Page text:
Monday, 4 July 2016
Harappa is a large village presently in the province of Punjab in Pakistan. The modern town is a part of, and lies next to, the ancient city. The site of Harappa is important in that it has provided proof of not just the Indus Valley Civilization as it was in its prime, but also of preceding and succeeding cultures as well and is the only site included in this category. The old path of the Ravi River runs to the north of the site, which has since shifted six miles further north.
it is speculated that its oldest mention is in the Rigveda, as the scene of the defeat of the Vrcivants by Abhyavartin Cayamana. The name is recorded as Hari-Yupuya. The previous inhabitants were presumably non-Aryans who were vanquished. Thus it might be said that this site is one of the famed sites where the so-called Aryans overcame the local population and established their dominance. However, until further proof is uncovered to support the theory, this is mostly conjecture.
The first visit to Harappa was made in 1826 CE by James Lewis, who was a British army deserter and roamed the Punjab and North West areas in search of antiquarian remains. On his journey to Multan he approached Harappa and had the following words in description for it, as recorded by Nazir Ahmad Chaudhry in his book:
"East of the village was an abundance of luxuriant grass, where along with many others, I went to allow my nag to graze. When I joined the camp I found it in front of the village and ruinous brick castle. Behind us was a large circular mound, or eminence, and to the west was an irregular rocky height crowned with remains of buildings, in fragments of walls, with niches, after the eastern manner. The latter elevation was undoubtedly a natural object; the former being of earth only, was obviously an artificial one …The walls and towers of the castle are remarkably high, though, from having been long deserted, they exhibit in some parts the ravages of time and decay. Between our camp and it, (there) extended a deep trench, now overgrown with grass and plants. Tradition affirms the existence here of a city, so considerable that it extended to Chicha Watni, and that it was destroyed by a particular visitation of Providence, brought down by the lust and crimes of the sovereigns."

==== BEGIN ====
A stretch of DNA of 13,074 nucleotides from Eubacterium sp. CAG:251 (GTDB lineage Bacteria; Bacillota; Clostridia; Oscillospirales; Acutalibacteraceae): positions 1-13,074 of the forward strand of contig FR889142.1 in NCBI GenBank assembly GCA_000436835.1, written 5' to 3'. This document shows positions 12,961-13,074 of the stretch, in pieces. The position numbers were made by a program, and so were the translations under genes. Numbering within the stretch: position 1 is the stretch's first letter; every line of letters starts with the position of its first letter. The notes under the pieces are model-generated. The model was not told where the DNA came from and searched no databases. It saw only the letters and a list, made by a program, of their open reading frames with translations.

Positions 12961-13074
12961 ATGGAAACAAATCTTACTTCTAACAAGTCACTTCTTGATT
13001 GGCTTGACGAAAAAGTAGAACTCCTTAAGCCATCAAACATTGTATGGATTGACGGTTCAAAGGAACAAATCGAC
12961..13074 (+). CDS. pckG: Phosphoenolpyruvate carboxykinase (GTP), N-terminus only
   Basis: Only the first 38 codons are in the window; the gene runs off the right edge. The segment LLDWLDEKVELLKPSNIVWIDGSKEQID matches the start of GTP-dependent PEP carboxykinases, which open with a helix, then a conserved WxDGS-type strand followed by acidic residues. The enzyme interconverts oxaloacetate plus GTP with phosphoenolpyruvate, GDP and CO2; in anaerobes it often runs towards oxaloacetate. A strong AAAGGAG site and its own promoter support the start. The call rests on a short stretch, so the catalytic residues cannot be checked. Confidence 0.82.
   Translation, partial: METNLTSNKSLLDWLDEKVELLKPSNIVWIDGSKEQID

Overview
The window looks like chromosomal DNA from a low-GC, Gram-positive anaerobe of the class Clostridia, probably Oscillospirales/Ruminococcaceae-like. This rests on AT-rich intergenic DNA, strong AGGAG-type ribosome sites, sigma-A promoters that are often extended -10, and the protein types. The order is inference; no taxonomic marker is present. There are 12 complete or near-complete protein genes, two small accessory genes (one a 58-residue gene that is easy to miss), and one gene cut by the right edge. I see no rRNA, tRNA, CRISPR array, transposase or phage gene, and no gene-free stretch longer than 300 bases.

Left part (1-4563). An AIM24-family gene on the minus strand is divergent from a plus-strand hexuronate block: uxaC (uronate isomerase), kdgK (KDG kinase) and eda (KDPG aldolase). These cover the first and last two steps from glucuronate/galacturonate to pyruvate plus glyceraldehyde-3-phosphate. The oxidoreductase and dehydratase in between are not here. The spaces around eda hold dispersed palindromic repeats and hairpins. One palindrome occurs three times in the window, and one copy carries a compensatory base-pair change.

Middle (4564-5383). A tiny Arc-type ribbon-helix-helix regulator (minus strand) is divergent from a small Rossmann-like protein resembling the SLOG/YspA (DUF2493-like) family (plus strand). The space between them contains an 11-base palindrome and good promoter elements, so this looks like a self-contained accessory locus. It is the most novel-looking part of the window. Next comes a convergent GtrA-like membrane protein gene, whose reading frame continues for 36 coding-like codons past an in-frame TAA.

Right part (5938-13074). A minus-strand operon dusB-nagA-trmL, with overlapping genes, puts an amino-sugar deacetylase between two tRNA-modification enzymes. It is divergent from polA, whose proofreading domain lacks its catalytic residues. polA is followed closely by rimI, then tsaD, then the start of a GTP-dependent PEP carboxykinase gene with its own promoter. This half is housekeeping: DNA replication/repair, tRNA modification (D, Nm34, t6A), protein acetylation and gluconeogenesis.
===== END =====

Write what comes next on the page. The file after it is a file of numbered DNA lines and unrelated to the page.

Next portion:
Lewis related the city to Sangala from the age of Alexander (1300 years previous) by which he was mistaken in his assumption. Later in 1831 CE, an emissary from King William IV, namely Alexander Burnes, recorded the extensive remains at Harappa while travelling from Multan to Lahore to deliver gifts of horses from the King of England to Ranjit Singh. He has also described Harappa while on the same route:
"About fifty miles eastward of Toolumba, I passed inland for four miles to examine the ruins of an ancient city, called Harappa. The remains are extensive, and the place, which has been built of brick, is about three miles in circumference. There is a ruined citadel on the river side of the town; but otherwise Harappa is a perfect chaos, and has not an entire building: the bricks have been removed to build a small place of the old name heard by tradition fixes the fall of Harappa at the same period as Shortkot (1300 years ago), and the people ascribe its ruin to the vengeance of God on Harappa; its governor, who claimed certain priveleges on the marriage of every couple in his city, and in the course of his sensualities, was guilty of incest…I have found coins in these ruins, both Persian and Hindu, but I cannot fix its era from any of them."